After establishing that the bionormative regime exists, explaining its broad contours, and detailing the state's, parents', and children's interests in a bionormative system, Dean Baker explains that some of the aspects of the regime are controversial. As stated before, the bionormative regime tends to preclude public funding for children. It is well known that the United States has one of the worst child poverty rates of all developed nations. Dean Baker persuasively argues that the bionormative regime contributes to the child poverty problem in America. I was particularly influenced by her comparative examination of poverty rates in single-parent households. In the U.S., single-parent families are much more likely to live in poverty than are dual-parent families. The article contrasted this with a study that found that "[i]n Denmark, Norway, Sweden and the UK, poverty rates for single parent children are close enough to couples' rates to not make a great difference in the overall poverty rate." Lee Rainwater & Timothy M. Smeeding, Doing Poorly: The Real income of American children in a Comparative Perspective, Luxembourg Income Study, Working Paper No. 127 (1995). Dean Baker also argues that we can address this poverty crisis without compromising the privacy of parenthood:
If the government was willing to spend money on children without setting up an apparatus to make sure that the money was spent appropriately, then parenting could remain a private right for the middle and upper class and could become a private right for the poor parents who currently suffer from very intrusive state monitoring.[Footnote]

[Fn text:] The support for this state deference would be more powerful in a regime in which all parents received support for their children because middle and upper class parents are not likely to have a great deal of patience for the social worker who appears at their doorstep asking questions about bedtime and snacks.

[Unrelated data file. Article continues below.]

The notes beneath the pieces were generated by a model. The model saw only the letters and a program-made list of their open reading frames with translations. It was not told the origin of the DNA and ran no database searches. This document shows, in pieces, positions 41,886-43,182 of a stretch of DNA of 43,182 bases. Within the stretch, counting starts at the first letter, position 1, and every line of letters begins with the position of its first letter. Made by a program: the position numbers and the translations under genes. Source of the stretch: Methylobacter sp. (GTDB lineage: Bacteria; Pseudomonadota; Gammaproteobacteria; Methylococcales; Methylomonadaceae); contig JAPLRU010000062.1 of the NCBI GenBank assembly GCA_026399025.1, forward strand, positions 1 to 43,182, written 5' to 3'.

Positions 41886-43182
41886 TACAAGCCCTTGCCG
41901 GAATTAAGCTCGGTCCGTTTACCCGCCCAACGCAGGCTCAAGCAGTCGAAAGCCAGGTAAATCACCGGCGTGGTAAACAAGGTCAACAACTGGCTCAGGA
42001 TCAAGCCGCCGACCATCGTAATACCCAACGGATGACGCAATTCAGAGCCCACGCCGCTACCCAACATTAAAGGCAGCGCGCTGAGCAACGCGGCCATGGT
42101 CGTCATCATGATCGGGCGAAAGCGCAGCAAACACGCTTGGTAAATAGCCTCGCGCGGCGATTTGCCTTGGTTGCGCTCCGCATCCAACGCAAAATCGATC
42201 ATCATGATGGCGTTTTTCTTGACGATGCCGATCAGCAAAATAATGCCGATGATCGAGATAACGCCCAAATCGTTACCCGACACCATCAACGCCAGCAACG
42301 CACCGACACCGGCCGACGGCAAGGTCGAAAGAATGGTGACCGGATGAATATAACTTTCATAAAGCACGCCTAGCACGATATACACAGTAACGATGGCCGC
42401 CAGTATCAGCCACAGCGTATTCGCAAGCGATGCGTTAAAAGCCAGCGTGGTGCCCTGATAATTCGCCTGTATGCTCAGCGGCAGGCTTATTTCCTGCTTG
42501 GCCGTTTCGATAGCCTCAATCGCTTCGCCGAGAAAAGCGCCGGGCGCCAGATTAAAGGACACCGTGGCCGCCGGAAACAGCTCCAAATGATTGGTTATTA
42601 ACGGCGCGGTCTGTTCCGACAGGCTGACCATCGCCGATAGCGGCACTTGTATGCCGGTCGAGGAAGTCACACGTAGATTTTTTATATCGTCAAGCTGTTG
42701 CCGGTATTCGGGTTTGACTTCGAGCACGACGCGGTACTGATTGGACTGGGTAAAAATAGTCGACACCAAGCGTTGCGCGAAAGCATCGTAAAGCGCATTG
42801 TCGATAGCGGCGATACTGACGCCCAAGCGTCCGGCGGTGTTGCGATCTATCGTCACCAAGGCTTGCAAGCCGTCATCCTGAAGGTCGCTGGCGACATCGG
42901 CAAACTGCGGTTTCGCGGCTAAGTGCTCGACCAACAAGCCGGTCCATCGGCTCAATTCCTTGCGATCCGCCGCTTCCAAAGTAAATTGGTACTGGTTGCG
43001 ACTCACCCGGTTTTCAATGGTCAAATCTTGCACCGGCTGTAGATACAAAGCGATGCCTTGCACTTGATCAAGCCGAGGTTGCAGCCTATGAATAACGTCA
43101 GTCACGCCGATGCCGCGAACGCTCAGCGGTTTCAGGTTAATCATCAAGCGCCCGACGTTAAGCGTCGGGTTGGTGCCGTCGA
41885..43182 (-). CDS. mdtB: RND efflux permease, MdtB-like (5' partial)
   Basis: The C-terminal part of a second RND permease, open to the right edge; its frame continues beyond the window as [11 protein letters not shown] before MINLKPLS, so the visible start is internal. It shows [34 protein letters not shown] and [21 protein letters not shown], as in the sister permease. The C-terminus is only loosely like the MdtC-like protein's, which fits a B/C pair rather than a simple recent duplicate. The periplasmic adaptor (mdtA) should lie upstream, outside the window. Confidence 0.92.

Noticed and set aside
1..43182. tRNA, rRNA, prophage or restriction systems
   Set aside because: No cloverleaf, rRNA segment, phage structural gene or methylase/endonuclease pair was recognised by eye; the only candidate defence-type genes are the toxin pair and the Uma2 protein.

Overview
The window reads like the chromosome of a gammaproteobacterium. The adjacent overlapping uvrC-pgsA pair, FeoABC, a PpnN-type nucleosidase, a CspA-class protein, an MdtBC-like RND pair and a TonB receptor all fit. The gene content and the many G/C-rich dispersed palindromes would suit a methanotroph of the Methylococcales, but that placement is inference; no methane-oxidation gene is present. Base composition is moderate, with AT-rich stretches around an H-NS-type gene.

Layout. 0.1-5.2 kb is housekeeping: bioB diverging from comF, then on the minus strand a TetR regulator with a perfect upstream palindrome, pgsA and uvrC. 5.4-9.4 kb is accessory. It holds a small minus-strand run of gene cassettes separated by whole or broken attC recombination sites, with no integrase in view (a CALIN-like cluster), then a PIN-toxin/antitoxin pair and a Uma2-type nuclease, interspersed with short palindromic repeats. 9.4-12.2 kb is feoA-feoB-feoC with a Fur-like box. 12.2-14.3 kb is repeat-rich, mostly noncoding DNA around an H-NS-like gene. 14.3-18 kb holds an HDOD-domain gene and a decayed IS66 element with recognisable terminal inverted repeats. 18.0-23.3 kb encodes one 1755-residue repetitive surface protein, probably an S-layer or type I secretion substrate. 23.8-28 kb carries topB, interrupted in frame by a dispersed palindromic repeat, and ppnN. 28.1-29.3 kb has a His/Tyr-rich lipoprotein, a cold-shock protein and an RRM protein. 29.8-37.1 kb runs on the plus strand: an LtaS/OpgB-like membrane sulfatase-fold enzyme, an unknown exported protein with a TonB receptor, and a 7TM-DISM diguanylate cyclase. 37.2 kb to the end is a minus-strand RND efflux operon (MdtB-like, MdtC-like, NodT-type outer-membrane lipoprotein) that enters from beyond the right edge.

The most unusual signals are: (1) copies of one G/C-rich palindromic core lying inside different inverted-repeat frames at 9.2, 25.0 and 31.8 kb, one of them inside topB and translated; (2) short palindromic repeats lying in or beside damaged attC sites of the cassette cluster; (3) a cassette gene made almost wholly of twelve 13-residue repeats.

She then identifies a second group of people that would like to challenge the bionormative system; adults that are not biological parents would like to abrogate the exclusivity (and, sometimes, the binariness) of the current regime. Grandparents, stepparents, same-sex partners of biological parents, and others would like the state to grant them parental rights. Throughout the article, Dean Baker explains how the different aspects of bionormativity (private, exclusive, and binary) interrelate and how changes to one part of the system affect other parts. The most surprising effects of changing the system come from recognizing functional parenthood. Especially because I hate movie reviews that spoil a good plot twist, I will not ruin the end of her article by revealing what those effects are.

Dean Baker also examines how adoption of children and donation of gametes fit within the bionormative system. Despite the lack of a biological link to their legal children, these groups actually benefit from the bionormative system. Provided these (potential) parents can overcome the law's preference for a biological link between parent and child, the parents are well served by the privacy, exclusivity, and binariness of the current regime.

When legislatures are creating parenthood policy and when courts are handling cases related to parenthood, Bionormativity and the Construction of Parenthood will be an invaluable resource. Dean Baker ends her article with a thorough analysis of how changing some parts of the bionormative system will affect other parts of the regime. She especially illuminates four policy areas--increased state support for children, increased legal recognition of functional parenthood, continued insistence on binary parenthood, and continuing the trend of (generally) relying on a biological link between parent and child to determine parenthood.

I highly recommend this article to anyone interested in family law because the model it provides is useful for analyzing and solving many types of issues involving child-parent relationships. See Katharine K. Baker, Bionormativity and the Construction of Parenthood, Georgia Law Review (forthcoming) (2007), available at